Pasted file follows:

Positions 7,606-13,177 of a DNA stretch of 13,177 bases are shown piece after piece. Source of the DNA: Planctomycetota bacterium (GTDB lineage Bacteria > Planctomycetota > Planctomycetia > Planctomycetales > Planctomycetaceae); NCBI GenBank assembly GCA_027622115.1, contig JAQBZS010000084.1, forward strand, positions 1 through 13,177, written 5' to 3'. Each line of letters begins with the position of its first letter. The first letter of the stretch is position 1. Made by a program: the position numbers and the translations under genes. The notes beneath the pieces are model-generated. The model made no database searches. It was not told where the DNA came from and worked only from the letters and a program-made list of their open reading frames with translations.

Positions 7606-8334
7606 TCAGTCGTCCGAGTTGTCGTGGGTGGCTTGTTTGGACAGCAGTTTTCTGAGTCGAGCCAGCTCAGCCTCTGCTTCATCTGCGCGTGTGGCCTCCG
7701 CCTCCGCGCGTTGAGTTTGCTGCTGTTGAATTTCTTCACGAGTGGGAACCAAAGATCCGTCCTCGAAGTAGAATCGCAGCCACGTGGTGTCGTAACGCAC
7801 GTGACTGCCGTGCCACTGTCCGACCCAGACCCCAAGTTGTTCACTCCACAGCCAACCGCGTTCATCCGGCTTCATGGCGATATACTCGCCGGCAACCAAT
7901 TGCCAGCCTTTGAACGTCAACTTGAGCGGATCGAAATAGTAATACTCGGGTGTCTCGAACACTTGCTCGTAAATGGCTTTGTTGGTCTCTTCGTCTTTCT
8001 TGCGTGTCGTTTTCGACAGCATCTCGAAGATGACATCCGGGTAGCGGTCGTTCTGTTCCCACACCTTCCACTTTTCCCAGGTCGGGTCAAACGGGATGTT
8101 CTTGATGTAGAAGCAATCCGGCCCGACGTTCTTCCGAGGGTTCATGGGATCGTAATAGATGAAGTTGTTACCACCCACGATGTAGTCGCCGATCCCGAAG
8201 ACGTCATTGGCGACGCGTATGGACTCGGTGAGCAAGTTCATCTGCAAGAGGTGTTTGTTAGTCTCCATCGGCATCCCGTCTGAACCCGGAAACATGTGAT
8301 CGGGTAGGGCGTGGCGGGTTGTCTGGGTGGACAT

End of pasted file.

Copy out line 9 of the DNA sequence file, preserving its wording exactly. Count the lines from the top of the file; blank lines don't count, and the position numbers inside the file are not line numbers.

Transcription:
8201 ACGTCATTGGCGACGCGTATGGACTCGGTGAGCAAGTTCATCTGCAAGAGGTGTTTGTTAGTCTCCATCGGCATCCCGTCTGAACCCGGAAACATGTGAT